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React Fiber explained

React Fiber explained

Facebook began the creation of React Fiber in 2015(It is currently the default reconciler). The main task was to invent an algorithm that would reduce the consumption of system resources to accelerate the application performance and increase the responsiveness of the UI(user interface) with decreased user device loads. Let’s understand how React Fiber makes this possible.

You will learn the following in this article:

  • What are the core components that React uses to render the UI
  • What is the Fiber Reconciliation algorithm
  • The advantages of Fiber and how it improves your React app
  • What the fiber object is and its importance
  • How the Fiber algorithm works and its usage

Reconciler, Renderer, And Scheduling

To understand React Fiber, we need to know what the reconciler and renderer are. These are the two core components used by React to render our applications.

  • Reconciler All the changes that need to be applied to the current tree of React Elements to reflect the updated state on the UI are determined by the reconciler during reconciliation.

  • Renderer Once your tree is ready, you need to apply these changes on the UI; renderer does that for you. An example is the React DOM which updates the DOM in browsers and React Native for native iOS and Android views. This separation means that React DOM and React Native can use their renderers while sharing the same reconciler, provided by React core.

  • Scheduling Scheduling simply determines when work should be performed. By work we mean any computations that must be performed. Work is usually the result of an update (e.g., state change, lifecycle function, or changes in the DOM).

As per React Design Principles document:

Even when your components are described as functions when you use React you don’t call them directly. Every component returns a description of what needs to be rendered, and that description may include both user-written components like <LikeButton> and platform-specific components like <div>. It is up to React to “unroll” <LikeButton> at some point in the future and actually apply changes to the UI tree according to the render results of the components recursively.

This is a subtle distinction but a powerful one. Since you don’t call that component function but let React call it, it means React has the power to delay calling it if necessary. In its current implementation React walks the tree recursively and calls render functions of the whole updated tree during a single tick. However in the future it might start delaying some updates to avoid dropping frames.

This is a common theme in React design. Some popular libraries implement the “push” approach where computations are performed when the new data is available. React, however, sticks to the “pull” approach where computations can be delayed until necessary.

The main points are:

  • In a UI, it’s not required for every update to be applied immediately; in fact, doing so can be wasteful, causing frames to drop and degrading the user experience.
  • Different types of updates have different priorities — an animation update needs to complete more quickly than an update from a data store (e.g., an API request).
  • A push-based approach requires the app (you, the programmer) to decide how to schedule work. A pull-based approach allows the framework (React) to be smart and make those decisions for you.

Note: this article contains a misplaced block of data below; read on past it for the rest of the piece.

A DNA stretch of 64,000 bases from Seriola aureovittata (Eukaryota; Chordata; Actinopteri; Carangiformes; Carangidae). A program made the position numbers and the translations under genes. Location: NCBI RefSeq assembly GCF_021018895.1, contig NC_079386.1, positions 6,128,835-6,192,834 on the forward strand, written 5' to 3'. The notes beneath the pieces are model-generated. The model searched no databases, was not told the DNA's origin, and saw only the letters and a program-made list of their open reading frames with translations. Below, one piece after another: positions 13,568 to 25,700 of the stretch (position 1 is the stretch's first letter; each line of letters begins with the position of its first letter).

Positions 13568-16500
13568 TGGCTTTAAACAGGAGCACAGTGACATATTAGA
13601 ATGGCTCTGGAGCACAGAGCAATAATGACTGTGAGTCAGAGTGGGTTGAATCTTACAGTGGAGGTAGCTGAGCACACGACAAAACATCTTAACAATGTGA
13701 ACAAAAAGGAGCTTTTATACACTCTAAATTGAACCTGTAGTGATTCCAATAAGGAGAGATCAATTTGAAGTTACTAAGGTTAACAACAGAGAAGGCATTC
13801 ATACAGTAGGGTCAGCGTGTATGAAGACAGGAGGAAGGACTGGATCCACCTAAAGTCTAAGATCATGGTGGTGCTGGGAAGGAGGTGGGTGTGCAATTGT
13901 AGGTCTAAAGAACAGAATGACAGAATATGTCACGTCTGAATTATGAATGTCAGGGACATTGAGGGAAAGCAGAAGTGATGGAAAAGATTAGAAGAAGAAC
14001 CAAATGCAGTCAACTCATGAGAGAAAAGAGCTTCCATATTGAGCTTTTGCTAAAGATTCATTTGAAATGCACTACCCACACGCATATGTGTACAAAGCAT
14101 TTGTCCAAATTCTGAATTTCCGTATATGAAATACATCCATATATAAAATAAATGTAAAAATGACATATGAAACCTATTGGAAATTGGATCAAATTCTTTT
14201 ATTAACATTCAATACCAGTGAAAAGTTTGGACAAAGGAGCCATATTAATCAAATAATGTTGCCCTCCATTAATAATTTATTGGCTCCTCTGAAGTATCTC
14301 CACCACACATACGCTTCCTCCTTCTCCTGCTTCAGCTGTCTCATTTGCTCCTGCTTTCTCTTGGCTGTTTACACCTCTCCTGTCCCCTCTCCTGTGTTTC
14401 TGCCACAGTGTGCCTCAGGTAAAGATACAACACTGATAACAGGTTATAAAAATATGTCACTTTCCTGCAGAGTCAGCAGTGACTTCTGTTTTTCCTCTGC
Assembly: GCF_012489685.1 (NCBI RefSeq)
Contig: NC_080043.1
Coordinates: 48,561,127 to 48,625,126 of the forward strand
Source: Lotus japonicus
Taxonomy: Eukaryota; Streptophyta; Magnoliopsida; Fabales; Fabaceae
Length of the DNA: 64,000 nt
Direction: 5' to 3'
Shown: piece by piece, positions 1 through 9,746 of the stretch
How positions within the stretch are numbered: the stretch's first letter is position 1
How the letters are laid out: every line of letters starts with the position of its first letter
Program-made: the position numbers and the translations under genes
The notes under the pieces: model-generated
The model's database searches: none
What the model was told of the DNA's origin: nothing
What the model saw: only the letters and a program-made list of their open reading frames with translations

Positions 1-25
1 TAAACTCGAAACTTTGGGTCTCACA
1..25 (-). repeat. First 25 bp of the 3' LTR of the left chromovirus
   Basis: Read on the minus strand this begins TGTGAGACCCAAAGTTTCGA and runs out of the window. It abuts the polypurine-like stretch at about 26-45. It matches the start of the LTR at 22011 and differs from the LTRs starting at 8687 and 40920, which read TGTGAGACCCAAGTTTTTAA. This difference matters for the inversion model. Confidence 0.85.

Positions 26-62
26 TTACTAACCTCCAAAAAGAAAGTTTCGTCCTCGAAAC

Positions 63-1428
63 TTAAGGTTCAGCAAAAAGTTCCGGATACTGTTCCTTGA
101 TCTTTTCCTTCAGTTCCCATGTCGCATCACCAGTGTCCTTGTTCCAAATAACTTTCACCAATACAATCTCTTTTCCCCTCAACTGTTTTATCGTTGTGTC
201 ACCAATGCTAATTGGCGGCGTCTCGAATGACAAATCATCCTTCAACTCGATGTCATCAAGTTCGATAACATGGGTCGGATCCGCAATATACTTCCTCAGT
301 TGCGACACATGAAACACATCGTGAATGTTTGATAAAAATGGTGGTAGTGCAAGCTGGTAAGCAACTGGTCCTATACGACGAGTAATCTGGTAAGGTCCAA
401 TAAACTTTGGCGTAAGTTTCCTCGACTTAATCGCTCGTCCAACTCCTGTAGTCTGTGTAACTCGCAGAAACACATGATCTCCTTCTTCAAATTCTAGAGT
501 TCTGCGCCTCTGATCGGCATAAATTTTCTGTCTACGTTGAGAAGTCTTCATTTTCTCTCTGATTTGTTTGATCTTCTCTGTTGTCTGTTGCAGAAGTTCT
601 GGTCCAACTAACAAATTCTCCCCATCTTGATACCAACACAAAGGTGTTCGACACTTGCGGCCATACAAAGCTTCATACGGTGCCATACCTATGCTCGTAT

React Fiber

In a nutshell, React Fiber is simply a reimplementation of React’s core reconciliation algorithm. It can be said to be the reimplementation of the stack but specialized for react components(where the stack can be interrupted at will and stack frames manipulated manually). It has been the default reconciler since React 16.

The primary goal of the React Fiber reconciliation algorithm is to enable React to take advantage of scheduling(which was not possible with the previous stack reconciler). React is now able to:

  • pause work and come back to it later.
  • split work into chunks and prioritize tasks
  • reuse previously completed work.
  • abort work if it’s no longer needed.

As a result, there is an overall improvement in the responsiveness of the UI and overall performance of React applications, especially apps with animations.

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An animation implemented with the Stack reconciler vs. Fiber reconciler—as you can see, the animation is smoother when implemented with Fiber. View Demo*

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Fiber

For React Fiber to do any of the things listed in the preceding section, it first needs a way to break work down into units. In a sense, that’s what a fiber (not Fiber with capital ‘F’) is. A fiber represents a unit of work.

Since React Fiber is the reimplementation of the stack (a more customizable stack), we can think of a single fiber as a virtual stack frame. It corresponds to a stack frame but maintains a one-to-one relationship with the instances of react components.

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The literal implementation of a fiber is an object. It is simply a Javascript object that contains information about a react component.

The first fiber node created by React is the host root, which represents the container DOM node ( the DOM element which you pass to ReactDOM.render() but as of React 18 root.render())

A fiber object has specific properties that allow it to track information and the relationship between fiber nodes.

fiberNode{  
   stateNode,
   child,
   sibling,
   return,
   type,
   alternate,
   key,
   updateQueue,
   memoizedState,
   pendingProps,
   memoizedProps,
   tag,
   effectTag,
   nextEffect
}
  • stateNode refers to the component instance a fiber belongs to.